William James Kirkpatrick (27 February 1838 – 20 September 1921) was born in the Parish of Errigal, Keerogue, County Tyrone, Ireland to a schoolteacher and musician, Thomas Kirkpatrick and his wife, Elizabeth Storey. The family immigrated to Philadelphia on 5 August 1840, living first in Duncannon, Pennsylvania. William did not accompany his parents on the initial immigration as he was too young and they wished to be settled before bringing him to America. They did, however, give birth to a daughter on the ship in transit. William was exposed to and given formal training in music at a very young age. In 1854, he moved to Philadelphia to study music and carpentry. It was here that he studied vocal music under Professor T. Bishop. Kirkpatrick was a versatile musician playing the cello, fife, flute, organ, and violin. He joined the Harmonia and the Haydn Sacred Music Societies where he was exposed to many great composers. In 1855, he became involved in the Wharton Street Methodist Episcopal Church serving the choir with his musical talent and teaching Sunday school.
Beginning in 1858, Kirkpatrick began working with A.S. Jenks who helped him publish his first collection of hymns, Devotional Melodies, in 1859. His involvement with the Harmonia Society introduced him to another man, Dr. Leopold Meignen, under whose tutelage he devoted himself primarily to the study of music focusing on theory and composition.
In 1861, William Kirkpatrick married his first wife. Not long after the marriage, he enlisted in the 91st Regiment of the Pennsylvania Volunteers as a Fife-Major. This lasted until October 1862, when under general orders, the position was terminated. He returned to Philadelphia and supported his wife by working in carpentry. Over the next 11 years, Kirkpatrick was elected lead organist for the Ebenezer Methodist Episcopal Church, studied the pipe organ, continued in vocal lessons, and began publishing more and more hymns. It was also during this time that he was introduced to John R. Sweeney. They soon became partners in their musical careers. The death of Kirkpatrick’s wife in 1878 acted as a catalyst in his life to give up the trade and devote himself fully to music and composition.
Between 1880 and 1897, Sweeney and Kirkpatrick published 49 major books. It was also during this time that Kirkpatrick was given command over all of the music at Grace Methodist Episcopal church. He married again in 1893 and became a world traveler with his wife. Over the years he published close to 100 major works and many annual works such as anthems for Easter, Christmas, and children’s choirs.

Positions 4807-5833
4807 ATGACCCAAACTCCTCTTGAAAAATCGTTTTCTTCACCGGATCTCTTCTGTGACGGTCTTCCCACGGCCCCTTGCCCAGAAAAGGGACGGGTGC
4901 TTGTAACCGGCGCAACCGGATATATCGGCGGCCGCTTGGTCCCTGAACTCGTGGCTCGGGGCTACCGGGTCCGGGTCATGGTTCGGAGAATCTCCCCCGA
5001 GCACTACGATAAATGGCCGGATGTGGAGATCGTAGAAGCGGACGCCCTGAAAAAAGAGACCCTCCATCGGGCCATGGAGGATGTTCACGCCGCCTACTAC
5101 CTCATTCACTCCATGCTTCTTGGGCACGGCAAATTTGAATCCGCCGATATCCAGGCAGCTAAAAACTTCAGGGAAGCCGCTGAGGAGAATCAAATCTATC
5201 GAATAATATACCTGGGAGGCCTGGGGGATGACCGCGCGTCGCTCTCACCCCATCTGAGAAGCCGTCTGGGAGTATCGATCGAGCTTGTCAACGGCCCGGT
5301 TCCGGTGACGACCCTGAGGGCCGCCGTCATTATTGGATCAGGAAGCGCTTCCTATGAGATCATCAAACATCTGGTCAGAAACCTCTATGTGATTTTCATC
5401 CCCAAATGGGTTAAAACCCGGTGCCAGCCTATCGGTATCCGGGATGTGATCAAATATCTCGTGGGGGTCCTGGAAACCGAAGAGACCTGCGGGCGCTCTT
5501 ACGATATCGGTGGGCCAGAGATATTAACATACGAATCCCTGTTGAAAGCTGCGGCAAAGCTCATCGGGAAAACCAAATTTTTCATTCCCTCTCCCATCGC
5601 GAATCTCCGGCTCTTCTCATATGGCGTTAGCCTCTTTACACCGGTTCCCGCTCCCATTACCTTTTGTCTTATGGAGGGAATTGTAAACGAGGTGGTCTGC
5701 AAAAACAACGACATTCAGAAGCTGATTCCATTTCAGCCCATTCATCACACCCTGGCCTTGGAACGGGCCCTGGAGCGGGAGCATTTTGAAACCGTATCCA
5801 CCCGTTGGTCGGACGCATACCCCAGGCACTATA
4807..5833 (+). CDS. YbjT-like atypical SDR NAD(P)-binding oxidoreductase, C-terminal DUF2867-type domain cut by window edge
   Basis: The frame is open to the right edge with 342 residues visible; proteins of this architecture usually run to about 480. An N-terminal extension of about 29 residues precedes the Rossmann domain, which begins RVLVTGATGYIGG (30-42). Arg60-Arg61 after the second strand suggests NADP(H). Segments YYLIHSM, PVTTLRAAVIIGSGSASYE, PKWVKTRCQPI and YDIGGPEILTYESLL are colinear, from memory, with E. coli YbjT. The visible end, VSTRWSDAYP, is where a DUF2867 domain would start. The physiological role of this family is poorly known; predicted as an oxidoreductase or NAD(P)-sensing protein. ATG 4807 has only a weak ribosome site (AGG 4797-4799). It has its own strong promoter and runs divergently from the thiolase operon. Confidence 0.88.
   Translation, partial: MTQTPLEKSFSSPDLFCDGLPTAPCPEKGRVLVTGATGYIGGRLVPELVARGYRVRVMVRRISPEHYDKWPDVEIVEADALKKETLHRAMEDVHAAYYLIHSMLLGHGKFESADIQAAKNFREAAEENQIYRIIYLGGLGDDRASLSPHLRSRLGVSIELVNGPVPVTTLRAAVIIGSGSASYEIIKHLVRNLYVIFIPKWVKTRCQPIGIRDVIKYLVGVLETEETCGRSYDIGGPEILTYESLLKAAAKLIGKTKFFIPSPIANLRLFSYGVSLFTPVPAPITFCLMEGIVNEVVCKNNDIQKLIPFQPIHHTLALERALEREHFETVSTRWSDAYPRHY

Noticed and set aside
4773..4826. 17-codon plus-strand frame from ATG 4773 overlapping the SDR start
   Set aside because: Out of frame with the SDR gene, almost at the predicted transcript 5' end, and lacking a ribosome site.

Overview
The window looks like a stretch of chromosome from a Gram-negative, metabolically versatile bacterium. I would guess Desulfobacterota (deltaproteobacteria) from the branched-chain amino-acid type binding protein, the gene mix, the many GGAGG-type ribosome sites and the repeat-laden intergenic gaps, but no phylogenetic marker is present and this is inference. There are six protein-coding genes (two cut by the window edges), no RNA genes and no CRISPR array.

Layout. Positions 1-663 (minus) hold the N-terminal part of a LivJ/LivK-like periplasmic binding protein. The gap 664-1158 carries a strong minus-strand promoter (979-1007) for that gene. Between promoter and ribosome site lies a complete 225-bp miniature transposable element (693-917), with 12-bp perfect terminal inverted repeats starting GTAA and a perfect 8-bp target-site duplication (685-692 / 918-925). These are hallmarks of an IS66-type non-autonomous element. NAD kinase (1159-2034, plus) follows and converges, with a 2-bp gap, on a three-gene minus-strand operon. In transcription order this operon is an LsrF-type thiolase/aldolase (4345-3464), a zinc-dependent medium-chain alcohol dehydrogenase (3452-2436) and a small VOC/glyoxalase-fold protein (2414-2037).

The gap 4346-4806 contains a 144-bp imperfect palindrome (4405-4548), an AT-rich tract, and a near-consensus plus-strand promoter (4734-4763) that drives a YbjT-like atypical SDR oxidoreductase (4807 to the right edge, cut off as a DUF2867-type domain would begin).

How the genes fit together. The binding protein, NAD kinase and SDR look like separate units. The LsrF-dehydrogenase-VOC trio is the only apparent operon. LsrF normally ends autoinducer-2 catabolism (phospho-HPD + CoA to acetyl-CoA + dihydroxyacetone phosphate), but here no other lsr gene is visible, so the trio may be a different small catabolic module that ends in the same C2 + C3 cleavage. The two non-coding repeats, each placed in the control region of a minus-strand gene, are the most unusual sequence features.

William J. Kirkpatrick died on 20 September 1921. He told his wife that night that he had a tune running through his head and he wanted to write it down before he lost it. His wife retired to bed and awoke in the middle of the night to find that he was not there. She went to his study to find him, and when she did, he was slumped over on his desk, dead. His interment was located in West Laurel Hill Cemetery near Philadelphia.
Kirkpatrick participated in many of the Camp meetings the Methodist churches held. He often led the music portion of the meeting and enlisted the help of soloists and other musicians to perform for the attenders. During one of these meetings, he became saddened by his observation of the soloist, who would perform the required songs and then leave without staying to hear the preacher. William feared that this young man did not really know Christ and so he began to pray that God would somehow get a hold of the soloist's heart. One evening while he was praying, a song began to form in his mind. He quickly jotted down the lyrics and asked the soloist to sing the song that night. The lyrics of the song convicted the young man's heart and he ended up staying and listening to the message. When the preacher gave the altar call at the end of the night, the soloist got up and went to the front of the tent and accepted Jesus into his heart. The lyrics that so touched this young man, and many people since, are: "I've wandered far away from God, Now I'm coming home; The paths of sin too long I've trod, Lord, I'm coming home. Coming home, coming home, Nevermore to roam; Open now Thine arms of love, Lord, I'm coming home."  The song, Lord, I'm Coming Home, was based on the story of the Prodigal Son found in Luke 15.
Among the many hymns that he contributed to, these are some of the most notable